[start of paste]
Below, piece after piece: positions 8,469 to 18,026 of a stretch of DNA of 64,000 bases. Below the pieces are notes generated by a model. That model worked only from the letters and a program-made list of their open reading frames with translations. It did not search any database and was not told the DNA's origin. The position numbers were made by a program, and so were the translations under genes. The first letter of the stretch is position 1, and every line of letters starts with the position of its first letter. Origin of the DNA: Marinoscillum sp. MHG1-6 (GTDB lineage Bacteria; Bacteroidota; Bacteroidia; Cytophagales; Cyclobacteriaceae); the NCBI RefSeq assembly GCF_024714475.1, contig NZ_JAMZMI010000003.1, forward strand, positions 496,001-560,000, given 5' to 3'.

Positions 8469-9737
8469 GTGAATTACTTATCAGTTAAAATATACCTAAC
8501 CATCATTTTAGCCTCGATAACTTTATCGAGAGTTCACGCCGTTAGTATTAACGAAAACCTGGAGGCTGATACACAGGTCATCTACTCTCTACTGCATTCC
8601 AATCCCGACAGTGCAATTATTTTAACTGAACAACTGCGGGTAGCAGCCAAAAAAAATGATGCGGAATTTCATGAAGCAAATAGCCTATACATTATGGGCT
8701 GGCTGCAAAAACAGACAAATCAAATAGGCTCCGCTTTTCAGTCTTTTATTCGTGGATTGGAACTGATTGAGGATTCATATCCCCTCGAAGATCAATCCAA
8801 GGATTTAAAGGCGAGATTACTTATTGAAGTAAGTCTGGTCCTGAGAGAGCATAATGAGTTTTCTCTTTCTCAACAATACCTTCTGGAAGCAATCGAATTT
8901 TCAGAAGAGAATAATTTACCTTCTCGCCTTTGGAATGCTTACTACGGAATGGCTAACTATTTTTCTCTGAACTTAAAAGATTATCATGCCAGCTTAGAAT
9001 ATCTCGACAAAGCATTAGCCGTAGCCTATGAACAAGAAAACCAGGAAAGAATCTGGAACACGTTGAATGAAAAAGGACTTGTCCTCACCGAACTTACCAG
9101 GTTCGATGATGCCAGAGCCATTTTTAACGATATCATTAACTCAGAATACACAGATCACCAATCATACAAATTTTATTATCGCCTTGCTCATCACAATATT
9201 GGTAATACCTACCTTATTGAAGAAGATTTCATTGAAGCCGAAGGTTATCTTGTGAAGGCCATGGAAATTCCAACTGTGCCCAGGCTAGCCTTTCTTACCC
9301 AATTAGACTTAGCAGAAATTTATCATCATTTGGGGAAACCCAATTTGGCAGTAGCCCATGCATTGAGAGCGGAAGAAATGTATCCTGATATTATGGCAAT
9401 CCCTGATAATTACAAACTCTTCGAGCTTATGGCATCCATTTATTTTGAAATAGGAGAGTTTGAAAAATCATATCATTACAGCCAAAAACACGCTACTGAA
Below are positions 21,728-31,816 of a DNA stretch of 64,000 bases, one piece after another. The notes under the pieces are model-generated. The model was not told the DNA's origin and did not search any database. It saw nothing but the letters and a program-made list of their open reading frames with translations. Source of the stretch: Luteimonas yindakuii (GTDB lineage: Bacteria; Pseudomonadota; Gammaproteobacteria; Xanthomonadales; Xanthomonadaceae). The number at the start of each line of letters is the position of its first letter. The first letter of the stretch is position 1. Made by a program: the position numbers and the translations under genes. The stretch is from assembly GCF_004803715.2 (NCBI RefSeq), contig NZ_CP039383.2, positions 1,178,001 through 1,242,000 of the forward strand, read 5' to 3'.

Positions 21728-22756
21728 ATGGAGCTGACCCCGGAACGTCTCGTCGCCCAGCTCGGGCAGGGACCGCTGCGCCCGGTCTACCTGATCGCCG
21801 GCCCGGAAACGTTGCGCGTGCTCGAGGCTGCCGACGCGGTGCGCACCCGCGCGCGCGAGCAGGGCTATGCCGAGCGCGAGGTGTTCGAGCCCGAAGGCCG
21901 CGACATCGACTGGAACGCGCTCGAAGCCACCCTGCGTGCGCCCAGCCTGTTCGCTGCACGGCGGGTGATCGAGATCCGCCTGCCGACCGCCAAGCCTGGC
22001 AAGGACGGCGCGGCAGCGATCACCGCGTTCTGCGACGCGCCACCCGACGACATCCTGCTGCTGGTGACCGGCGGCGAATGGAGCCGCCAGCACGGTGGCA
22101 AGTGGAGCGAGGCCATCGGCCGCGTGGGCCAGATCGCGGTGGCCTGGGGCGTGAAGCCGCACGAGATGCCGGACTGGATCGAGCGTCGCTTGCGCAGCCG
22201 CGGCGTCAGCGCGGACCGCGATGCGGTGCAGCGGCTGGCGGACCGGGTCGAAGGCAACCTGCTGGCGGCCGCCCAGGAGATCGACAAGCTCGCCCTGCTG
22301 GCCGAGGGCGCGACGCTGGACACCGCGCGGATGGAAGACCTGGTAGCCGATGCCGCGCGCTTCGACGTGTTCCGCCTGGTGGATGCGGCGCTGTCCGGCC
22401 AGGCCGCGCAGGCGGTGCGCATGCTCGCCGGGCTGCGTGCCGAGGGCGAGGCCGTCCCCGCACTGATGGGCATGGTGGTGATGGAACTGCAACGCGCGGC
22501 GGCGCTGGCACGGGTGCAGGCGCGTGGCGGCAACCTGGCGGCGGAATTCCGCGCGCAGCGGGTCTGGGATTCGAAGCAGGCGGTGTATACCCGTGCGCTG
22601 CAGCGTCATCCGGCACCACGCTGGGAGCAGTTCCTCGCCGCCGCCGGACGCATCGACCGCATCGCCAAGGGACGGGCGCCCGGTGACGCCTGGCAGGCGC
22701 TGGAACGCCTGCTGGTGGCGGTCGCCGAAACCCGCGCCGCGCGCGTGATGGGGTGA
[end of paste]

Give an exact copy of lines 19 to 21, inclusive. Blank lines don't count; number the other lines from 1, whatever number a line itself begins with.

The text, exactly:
22001 AAGGACGGCGCGGCAGCGATCACCGCGTTCTGCGACGCGCCACCCGACGACATCCTGCTGCTGGTGACCGGCGGCGAATGGAGCCGCCAGCACGGTGGCA
22101 AGTGGAGCGAGGCCATCGGCCGCGTGGGCCAGATCGCGGTGGCCTGGGGCGTGAAGCCGCACGAGATGCCGGACTGGATCGAGCGTCGCTTGCGCAGCCG
22201 CGGCGTCAGCGCGGACCGCGATGCGGTGCAGCGGCTGGCGGACCGGGTCGAAGGCAACCTGCTGGCGGCCGCCCAGGAGATCGACAAGCTCGCCCTGCTG